The staccato beat of a yellow and blue helicopter’s rotating blades drowned out nearly all other noise as the pilot Joe Ryan tilted the aircraft from side to side and made low circles over power lines west of Ukiah.
It was a clear morning and Ryan and two foresters on board the aircraft were scouring the area for dead and dying trees that could topple into Pacific Gas & Electric transmission lines, triggering outages and potentially igniting fires.
“I think we’ve got a dead one here,” Ryan said into a microphone, relaying instructions to Amy Rowe and Chelsea Michael, foresters with Western Environmental Consultants Inc.
The team, including Ryan of A&P Helicopters, has been hired by PG&E to survey its lines across several North Coast counties, where the state’s prolonged drought, insect infestation and disease have all taken a heavy toll on forests.
Though abundant rainfall this winter banished the drought, the dangers presented by the state’s ravaged forests are higher than ever, according to utility officials, firefighters and foresters. Statewide, an estimated 102 million trees have died during the drought and its immediate aftermath, with many millions more expected to succumb in the next few years.
“No amount of water was going to bring back those trees,” said Heather Williams, a spokeswoman for Cal Fire, the state forestry and firefighting agency.
As a result, PG&E, which annually inspects all 134,000 miles of its overhead power lines in northern and central California, last year added a second patrol on some 68,000 miles of line located in high fire hazard areas, said company spokeswoman Linsey Paulo. This year, it plans to patrol 73,000 miles of line a second time.
The hot spot for dead trees in California remains the Sierra Nevada range, where vast swaths of red and brown trees cover mountain sides. Some 76 million trees have died in the ten worst hit counties, including Amador, Calaveras, El Dorado, Fresno, Kern, Madera, Mariposa, Placer, Tulare and Tuolumne, according to the state’s Tree Mortality Task Force, which includes local, state and federal agencies and utility companies such as PG&E. The tree mortality data is based on the U.S. Forest Service’s annual aerial detection surveys.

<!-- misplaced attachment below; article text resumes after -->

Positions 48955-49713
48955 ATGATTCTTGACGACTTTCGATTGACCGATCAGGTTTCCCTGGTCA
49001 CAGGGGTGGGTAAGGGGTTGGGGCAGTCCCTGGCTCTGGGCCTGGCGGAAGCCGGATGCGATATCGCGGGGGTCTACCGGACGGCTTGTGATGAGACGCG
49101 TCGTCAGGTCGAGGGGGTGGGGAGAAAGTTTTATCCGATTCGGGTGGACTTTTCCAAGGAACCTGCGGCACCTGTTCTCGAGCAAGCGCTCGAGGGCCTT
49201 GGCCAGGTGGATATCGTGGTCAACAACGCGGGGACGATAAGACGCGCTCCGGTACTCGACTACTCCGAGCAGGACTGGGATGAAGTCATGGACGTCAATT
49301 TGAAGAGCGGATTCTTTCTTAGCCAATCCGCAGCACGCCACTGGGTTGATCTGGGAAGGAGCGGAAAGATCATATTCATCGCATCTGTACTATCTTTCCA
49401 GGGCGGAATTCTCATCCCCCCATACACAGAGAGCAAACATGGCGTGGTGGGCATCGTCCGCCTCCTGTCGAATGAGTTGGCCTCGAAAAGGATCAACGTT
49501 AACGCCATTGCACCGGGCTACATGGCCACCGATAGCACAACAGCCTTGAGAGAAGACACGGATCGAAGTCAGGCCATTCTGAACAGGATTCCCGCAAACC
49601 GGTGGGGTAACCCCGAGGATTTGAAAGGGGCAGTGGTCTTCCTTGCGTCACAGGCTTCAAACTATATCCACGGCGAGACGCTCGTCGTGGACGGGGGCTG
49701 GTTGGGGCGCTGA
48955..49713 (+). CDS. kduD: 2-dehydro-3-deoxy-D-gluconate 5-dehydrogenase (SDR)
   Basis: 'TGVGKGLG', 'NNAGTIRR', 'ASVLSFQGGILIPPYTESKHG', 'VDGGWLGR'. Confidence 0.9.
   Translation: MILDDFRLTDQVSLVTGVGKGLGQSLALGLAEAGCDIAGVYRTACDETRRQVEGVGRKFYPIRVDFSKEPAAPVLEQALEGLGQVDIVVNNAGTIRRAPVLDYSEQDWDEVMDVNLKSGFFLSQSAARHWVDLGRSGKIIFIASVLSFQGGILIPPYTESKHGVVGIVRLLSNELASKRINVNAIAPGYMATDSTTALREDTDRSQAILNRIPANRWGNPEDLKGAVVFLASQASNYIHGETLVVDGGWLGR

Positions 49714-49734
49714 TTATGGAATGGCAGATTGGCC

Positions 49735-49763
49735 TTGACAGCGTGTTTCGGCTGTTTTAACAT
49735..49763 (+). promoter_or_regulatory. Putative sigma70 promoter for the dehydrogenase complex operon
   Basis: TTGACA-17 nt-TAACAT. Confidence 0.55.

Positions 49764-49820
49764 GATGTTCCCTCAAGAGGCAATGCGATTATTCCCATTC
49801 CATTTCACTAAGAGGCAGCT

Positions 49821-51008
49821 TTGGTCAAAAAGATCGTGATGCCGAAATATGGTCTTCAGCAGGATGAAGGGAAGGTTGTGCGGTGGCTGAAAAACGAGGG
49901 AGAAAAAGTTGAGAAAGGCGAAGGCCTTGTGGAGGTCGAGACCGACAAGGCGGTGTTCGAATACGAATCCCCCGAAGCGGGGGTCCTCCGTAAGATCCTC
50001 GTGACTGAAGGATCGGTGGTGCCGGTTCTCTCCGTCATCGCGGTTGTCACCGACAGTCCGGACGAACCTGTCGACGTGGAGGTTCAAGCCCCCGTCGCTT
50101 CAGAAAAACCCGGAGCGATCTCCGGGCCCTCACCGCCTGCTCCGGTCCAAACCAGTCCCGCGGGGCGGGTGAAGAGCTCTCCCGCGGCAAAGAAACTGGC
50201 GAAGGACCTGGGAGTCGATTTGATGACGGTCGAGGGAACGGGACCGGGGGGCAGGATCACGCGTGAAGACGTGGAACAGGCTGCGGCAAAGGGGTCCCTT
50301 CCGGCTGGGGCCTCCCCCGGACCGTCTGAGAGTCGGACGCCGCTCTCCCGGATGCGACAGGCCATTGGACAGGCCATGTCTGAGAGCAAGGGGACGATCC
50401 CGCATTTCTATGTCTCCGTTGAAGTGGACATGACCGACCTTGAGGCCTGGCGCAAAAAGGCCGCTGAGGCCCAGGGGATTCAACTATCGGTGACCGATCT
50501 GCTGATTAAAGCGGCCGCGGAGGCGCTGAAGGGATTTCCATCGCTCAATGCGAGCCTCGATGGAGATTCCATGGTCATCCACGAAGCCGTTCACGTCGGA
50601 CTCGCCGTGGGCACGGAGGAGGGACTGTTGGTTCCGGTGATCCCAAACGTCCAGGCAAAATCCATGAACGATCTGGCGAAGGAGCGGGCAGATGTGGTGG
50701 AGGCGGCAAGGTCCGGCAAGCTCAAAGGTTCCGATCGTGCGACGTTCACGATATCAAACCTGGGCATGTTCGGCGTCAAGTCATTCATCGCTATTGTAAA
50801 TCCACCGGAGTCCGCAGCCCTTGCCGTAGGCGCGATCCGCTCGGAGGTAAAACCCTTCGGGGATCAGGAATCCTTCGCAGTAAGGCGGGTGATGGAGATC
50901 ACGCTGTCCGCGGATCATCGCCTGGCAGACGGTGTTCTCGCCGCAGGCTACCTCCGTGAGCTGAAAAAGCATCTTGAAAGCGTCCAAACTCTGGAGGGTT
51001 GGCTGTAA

While not among the hardest hit, Northern California counties also have seen spikes in tree mortality.
Forest Service survey maps show the highest concentrations of dead trees in Mendocino and Lake counties are in the Mendocino National Forest. Sonoma County has several concentrated pockets of dead trees just west of Cazadero and south of Lake Sonoma, according to state data.
In fire prone Lake County, the Boggs Mountain Demonstration State Forest is among the prime problem areas. It was hit by a beetle infestation before the Valley fire swept through in late 2015, turning the forest into a graveyard of blackened firs and pines. Trees in the area that were not burned remain under attack by the pests. Water-starved conifers are more susceptible to pests and diseases because they are unable to produce sufficient sap to ward off the invaders.
The wave of tree deaths has not been as intense in Mendocino County, but it’s still taken a toll, with some 330,000 dead trees recorded during Forest Service aerial surveys since 2010, according to Cal Fire. The highest count was in 2015, with 133,000 trees.